Years later, on their ride to Niagara Falls, Emik had told Lev that he didn’t blame Alla for their rotting marriage or her infidelity, which she no longer bothered to conceal. He didn’t blame her, he had said, nodding off in the passenger seat on their way to yet another obligatory American landmark. He’d struggled to stay awake all that week, taking naps on Lev’s couch, or in the jacked-back front seat of the car when they stopped at filling stations. His problems with Alla were the natural consequences of his bad luck—the bad luck of having become “meager as a man,” as he put it. If only his diabetes had made him go blind instead of limp, he joked.
“She doesn’t tell anybody she’s a grandmother,” Sonya says. “She’s trying to get pregnant, actually.”
“Isn’t she almost fifty?” Dina’s voice is thick with interest.
“Yeah, well. No rest for the devil.”
Lev pours a second shot for Meho and refills his own glass. The cognac tastes acidy, but in another moment the warmth spreads to his loins and he’s able to recapture the glaring, misted light of Niagara, where Emik, pale and ragged, asked if it was possible for him not to leave, to stay in the United States with Lev. They would need to hire a lawyer, Lev explained, surprised by this turn in the conversation. Even if they built a case for asylum, what would he do here, he asked Emik. He was too weak to tackle the job of starting a new life—he himself had acknowledged that much. Emik said he hadn’t really thought it through. And then the days passed without either of them bringing it up again.
Lev tosses back another ounce of Rémy Martin to rinse out the sourness in his mouth. A refill for Meho, to be companionable.
“For two years I slept on a tiny mattress we got from some charity,” Sonya continues. “I asked my mother to buy me a normal-sized bed, and she acted like I was asking for a boat. And the day he moved in, she went out and bought the two of them a king-sized Sealy to have fun on.”
“So then you got her old mattress,” Meho cuts in. “Problem solved. How long are you going to cry about this?”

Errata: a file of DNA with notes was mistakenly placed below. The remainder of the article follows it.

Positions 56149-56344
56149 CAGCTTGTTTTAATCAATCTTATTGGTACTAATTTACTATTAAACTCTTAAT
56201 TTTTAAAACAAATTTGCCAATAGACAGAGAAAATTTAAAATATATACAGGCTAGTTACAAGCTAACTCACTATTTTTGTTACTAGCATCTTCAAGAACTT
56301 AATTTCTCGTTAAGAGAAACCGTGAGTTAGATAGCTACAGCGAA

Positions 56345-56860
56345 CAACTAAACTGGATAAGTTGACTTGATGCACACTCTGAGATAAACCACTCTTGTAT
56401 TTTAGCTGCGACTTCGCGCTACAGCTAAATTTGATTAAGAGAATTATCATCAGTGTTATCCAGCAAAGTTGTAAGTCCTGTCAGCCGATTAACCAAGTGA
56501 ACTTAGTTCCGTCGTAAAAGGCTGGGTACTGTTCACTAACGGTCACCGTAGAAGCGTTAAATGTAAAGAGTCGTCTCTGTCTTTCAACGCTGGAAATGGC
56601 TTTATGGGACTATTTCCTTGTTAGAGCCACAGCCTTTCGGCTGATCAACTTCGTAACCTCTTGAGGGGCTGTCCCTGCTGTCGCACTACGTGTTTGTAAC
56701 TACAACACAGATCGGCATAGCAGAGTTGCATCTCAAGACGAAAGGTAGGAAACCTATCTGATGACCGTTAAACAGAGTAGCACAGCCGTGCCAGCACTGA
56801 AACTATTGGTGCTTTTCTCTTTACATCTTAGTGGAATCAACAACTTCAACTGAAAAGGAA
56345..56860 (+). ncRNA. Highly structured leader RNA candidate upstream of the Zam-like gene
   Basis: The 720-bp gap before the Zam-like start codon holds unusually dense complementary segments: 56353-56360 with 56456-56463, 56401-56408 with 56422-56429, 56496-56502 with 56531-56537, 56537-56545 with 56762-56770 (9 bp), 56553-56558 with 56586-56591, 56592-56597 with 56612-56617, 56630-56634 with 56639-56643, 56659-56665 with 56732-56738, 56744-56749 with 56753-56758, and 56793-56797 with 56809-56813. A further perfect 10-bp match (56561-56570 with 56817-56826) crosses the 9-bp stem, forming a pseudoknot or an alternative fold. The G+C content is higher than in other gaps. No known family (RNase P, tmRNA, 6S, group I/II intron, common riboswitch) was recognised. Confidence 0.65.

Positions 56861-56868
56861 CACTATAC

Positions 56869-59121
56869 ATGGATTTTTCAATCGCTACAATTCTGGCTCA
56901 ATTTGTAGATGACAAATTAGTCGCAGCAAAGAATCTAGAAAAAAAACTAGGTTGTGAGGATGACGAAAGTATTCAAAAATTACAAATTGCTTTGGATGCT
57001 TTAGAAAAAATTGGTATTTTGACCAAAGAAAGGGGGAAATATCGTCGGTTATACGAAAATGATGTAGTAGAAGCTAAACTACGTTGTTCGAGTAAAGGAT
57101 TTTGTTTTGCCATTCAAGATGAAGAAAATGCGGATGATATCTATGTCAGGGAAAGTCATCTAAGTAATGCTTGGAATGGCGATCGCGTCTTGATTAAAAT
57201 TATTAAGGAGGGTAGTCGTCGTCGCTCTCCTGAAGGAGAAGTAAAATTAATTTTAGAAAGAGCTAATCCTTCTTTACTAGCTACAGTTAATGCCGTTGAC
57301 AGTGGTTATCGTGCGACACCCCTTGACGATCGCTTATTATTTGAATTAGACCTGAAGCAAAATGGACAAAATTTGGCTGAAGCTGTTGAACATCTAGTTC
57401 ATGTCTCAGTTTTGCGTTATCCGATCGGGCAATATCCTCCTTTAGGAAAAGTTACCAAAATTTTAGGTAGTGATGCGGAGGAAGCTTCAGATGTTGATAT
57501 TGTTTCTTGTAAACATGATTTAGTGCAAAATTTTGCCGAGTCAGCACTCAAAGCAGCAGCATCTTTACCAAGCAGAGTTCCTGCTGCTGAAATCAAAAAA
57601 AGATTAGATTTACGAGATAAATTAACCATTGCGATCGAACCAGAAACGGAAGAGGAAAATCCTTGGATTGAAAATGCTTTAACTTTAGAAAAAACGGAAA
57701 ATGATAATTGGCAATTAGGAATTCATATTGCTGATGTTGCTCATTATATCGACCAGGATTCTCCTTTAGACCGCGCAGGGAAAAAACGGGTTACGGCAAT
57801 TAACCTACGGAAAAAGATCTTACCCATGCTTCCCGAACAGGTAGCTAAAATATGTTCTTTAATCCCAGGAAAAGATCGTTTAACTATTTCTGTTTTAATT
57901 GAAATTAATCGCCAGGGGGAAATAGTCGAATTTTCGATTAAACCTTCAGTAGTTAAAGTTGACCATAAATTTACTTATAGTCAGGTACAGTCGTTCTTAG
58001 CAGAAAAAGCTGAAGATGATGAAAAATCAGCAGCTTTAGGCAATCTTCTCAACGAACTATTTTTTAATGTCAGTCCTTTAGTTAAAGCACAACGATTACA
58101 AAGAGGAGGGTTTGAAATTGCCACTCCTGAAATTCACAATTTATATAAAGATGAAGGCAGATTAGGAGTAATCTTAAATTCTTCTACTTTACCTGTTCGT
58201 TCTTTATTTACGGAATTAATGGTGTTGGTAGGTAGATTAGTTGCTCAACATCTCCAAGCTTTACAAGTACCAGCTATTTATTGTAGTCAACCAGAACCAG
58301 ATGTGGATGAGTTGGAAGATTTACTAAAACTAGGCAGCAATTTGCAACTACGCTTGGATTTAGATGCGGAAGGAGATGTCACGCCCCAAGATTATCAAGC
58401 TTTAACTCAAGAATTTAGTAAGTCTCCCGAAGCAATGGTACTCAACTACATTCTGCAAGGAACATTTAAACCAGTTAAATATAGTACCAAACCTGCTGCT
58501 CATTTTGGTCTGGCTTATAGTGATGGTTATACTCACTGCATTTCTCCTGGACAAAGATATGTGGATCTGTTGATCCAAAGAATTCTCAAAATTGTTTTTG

For a second Lev feels almost warm-hearted toward him.
“I’m just saying,” Sonya answers, “that she’s got a lot to apologize for.”
There are already smears on the cups, salty oils from fingers that Lev will have to wipe off tonight. Tarnishes are hard to get rid of if you don’t clean them right away; the abrasives he used after Emik had flown back to Tbilisi had left the engravings dull in spots.
And then, not three months later, Emik was dead. He had died in the same apartment they’d grown up in, among the old furniture and crystal dishes, and the dense stacks of magazines their father had never thrown out—issues of Science and Life, Novy Mir, whose pages were warped and stuck together after years of going unread. Whenever Lev had imagined that day, he thought of the wide balcony, half-shaded by branches from a walnut tree. From the courtyard came the scudding sounds of kids herding a soccer ball around; he envisioned Emik falling asleep on the couch beside the balcony doors to the soft noises below and never waking up.
For years afterward, he would hear of some ignoramus or another referring to Emik’s death as a suicide. An old classmate, a former colleague, alluding in an offhand way to an overdose of insulin. No one said it to his face, but word always got back. And the progress of time, instead of dispelling these speculations, only hardened them.
“Oww!” Sonya slaps her ankle. It has gotten dark now, a darkness bearing mosquitoes. Lev tears a paper match from the matchbook on the table and shelters it in his palm, igniting the citronella candle. A scent like lemon and car wax fills the air, and Sonya’s face swims back into light. “When Sergey moved in,” she says, scratching the bite, “I just told myself, Keep your mouth shut and bide your time.” It’s apparent that she’s been chronicling all this for years. She looks determined, in the candle glow, to straighten out some record.